Open GL internal mathematics

Open GL internal mathematics

Post by Alexander Polsk » Sun, 03 Oct 1999 04:00:00



In doing lighting simulations, we have encountered unexpected results in GL
simulated versus expected outcomes. We believe that this may be due to data
loss in our Open GL code where light levels are very low, causing
"quantization" of pixels. Essentially a dynamic range problem, that's our
best guess.

Can anyone point me to a reference to Open GL's internal math? Is it
floating point or integer?

I should add that we're running under Linux, but i would expect, perhaps
unrealistically, that this kind of thing would be consistent across
platforms

Thanks in advance,

Alexander Polsky

 
 
 

Open GL internal mathematics

Post by Andrew F. Vespe » Sun, 03 Oct 1999 04:00:00



> In doing lighting simulations, we have encountered unexpected results in GL
> simulated versus expected outcomes. We believe that this may be due to data
> loss in our Open GL code where light levels are very low, causing
> "quantization" of pixels. Essentially a dynamic range problem, that's our
> best guess.

> Can anyone point me to a reference to Open GL's internal math? Is it
> floating point or integer?

The implementation is, um,  implementation dependent. :-)

Internal computation can vary widely; it just needs to pass the conformance
suite.

Quote:> I should add that we're running under Linux, but i would expect, perhaps
> unrealistically, that this kind of thing would be consistent across
> platforms

The OpenGL standard leaves a lot of wiggle room for implementations.

--
Andy V (OpenGL Alpha Geek)
"In order to make progress, one must leave the door to the unknown ajar."
Richard P. Feynman, quoted by Jagdish Mehra in _The Beat of a Different Drum_.

 
 
 

Open GL internal mathematics

Post by Samuel Pai » Sun, 03 Oct 1999 04:00:00



> Can anyone point me to a reference to Open GL's internal math? Is it
> floating point or integer?

Yes.

The OpenGL specification that some of the internal computations be conducted
in at least single precision floats, but some need be no more precise than
the depth of the framebuffer.

The OpenGL specification can be found at http://www.opengl.org/

Quote:> I should add that we're running under Linux, but i would expect, perhaps
> unrealistically, that this kind of thing would be consistent across
> platforms

OpenGL has fairly loose precision requirements.
--
Samuel S. Paik | http://www.webnexus.com/users/paik/
3D and multimedia, architecture and implementation
Solyent Green is kitniyos!
 
 
 

Open GL internal mathematics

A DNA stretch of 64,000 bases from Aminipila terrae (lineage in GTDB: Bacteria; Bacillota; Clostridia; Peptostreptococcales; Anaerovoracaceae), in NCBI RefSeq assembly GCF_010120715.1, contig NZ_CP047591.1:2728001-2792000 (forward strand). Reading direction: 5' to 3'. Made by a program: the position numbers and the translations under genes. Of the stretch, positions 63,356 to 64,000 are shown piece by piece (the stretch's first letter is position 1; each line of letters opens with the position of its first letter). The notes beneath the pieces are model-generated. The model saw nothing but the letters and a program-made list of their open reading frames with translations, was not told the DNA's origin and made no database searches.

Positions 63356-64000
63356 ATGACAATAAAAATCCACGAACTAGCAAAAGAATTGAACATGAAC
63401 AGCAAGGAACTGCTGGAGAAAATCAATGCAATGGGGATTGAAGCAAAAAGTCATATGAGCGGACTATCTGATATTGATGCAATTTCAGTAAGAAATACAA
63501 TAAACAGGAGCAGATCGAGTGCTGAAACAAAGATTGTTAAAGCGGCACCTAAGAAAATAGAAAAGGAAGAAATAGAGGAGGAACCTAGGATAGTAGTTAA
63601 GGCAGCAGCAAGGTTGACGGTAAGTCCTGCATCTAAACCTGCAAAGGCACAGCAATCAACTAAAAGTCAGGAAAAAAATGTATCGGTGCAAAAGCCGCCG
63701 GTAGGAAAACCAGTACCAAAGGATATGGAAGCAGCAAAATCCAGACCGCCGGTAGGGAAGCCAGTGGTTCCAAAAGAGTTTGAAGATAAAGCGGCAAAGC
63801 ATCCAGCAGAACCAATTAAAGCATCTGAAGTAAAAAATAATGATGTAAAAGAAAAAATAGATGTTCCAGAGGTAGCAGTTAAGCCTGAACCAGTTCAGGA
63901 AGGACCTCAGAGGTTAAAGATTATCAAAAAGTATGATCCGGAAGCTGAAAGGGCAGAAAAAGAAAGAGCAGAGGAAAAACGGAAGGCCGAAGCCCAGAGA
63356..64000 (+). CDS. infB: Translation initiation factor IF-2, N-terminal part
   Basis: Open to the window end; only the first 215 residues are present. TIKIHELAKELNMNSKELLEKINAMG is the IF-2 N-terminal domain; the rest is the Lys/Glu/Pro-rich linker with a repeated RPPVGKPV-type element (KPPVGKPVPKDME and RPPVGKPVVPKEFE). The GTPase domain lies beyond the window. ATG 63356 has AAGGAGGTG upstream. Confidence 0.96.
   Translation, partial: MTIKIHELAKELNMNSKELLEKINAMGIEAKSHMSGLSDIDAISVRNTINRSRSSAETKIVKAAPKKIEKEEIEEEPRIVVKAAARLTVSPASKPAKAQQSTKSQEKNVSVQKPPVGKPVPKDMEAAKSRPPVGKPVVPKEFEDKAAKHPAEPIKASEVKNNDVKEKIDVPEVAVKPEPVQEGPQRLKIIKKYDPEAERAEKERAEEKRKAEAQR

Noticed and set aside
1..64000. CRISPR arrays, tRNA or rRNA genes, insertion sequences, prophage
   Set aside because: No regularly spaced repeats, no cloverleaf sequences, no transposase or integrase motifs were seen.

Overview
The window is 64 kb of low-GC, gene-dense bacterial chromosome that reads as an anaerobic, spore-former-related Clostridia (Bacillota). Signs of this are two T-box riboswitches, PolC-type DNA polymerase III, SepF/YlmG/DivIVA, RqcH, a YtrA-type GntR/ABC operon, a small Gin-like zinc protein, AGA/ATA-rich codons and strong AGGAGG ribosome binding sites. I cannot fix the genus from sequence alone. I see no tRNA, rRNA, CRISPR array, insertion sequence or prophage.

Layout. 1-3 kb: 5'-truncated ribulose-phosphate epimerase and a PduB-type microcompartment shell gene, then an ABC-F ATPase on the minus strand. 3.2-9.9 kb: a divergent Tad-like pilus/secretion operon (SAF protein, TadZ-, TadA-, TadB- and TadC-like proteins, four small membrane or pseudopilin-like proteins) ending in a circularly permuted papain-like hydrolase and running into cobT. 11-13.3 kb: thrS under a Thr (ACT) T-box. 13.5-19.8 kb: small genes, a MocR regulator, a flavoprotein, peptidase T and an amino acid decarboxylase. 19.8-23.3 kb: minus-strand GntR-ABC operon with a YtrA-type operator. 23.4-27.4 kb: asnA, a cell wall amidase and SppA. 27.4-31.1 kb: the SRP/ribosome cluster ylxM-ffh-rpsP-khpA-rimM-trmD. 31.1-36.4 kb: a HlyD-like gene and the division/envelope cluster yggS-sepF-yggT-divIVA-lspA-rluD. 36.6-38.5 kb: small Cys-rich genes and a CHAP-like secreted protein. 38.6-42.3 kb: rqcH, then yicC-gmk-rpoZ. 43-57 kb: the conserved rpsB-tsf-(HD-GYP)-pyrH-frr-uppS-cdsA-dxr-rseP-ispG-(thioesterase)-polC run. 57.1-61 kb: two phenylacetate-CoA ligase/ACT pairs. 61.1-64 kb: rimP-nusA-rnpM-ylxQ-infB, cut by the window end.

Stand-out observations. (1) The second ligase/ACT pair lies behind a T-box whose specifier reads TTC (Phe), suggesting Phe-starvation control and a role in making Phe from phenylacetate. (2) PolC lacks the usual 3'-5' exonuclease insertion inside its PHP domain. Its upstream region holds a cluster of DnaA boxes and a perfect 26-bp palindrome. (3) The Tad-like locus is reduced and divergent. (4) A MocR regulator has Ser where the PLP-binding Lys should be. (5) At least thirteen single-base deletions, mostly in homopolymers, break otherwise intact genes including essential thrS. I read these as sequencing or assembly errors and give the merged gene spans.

Post by Samuel Pai » Sun, 03 Oct 1999 04:00:00



> Can anyone point me to a reference to Open GL's internal math? Is it
> floating point or integer?

Yes.

The OpenGL specification that some of the internal computations be conducted
in at least single precision floats, but some need be no more precise than
the depth of the framebuffer.

The OpenGL specification can be found at http://www.opengl.org/

Quote:> I should add that we're running under Linux, but i would expect, perhaps
> unrealistically, that this kind of thing would be consistent across
> platforms

OpenGL has fairly loose precision requirements.
--
Samuel S. Paik | http://www.webnexus.com/users/paik/
3D and multimedia, architecture and implementation
Solyent Green is kitniyos!
 
 
 

Open GL internal mathematics

Post by Thomas Ker » Mon, 04 Oct 1999 04:00:00


Alexander Polsky schrieb:

Quote:

> In doing lighting simulations, we have encountered unexpected results in GL
> simulated versus expected outcomes. We believe that this may be due to data
> loss in our Open GL code where light levels are very low, causing
> "quantization" of pixels. Essentially a dynamic range problem, that's our
> best guess.

> Can anyone point me to a reference to Open GL's internal math? Is it
> floating point or integer?

Mostly float. The spec says all about OpenGL internals and behavior
(what is not described that you can't expect). You should find it
online at http://www.sgi.com/software/opengl

Quote:> I should add that we're running under Linux, but i would expect, perhaps
> unrealistically, that this kind of thing would be consistent across
> platforms

If you are running Linux, perhaps with Mesa, you can look in the Mesa
sources for yourself to find out the internal math and you can change
it if you think, it is not okay.

Add my lines to Andys answer.

Thomas
--
links, tips, OpenGL related source at:
http://home.t-online.de/home/thk01/navigate.htm

 
 
 

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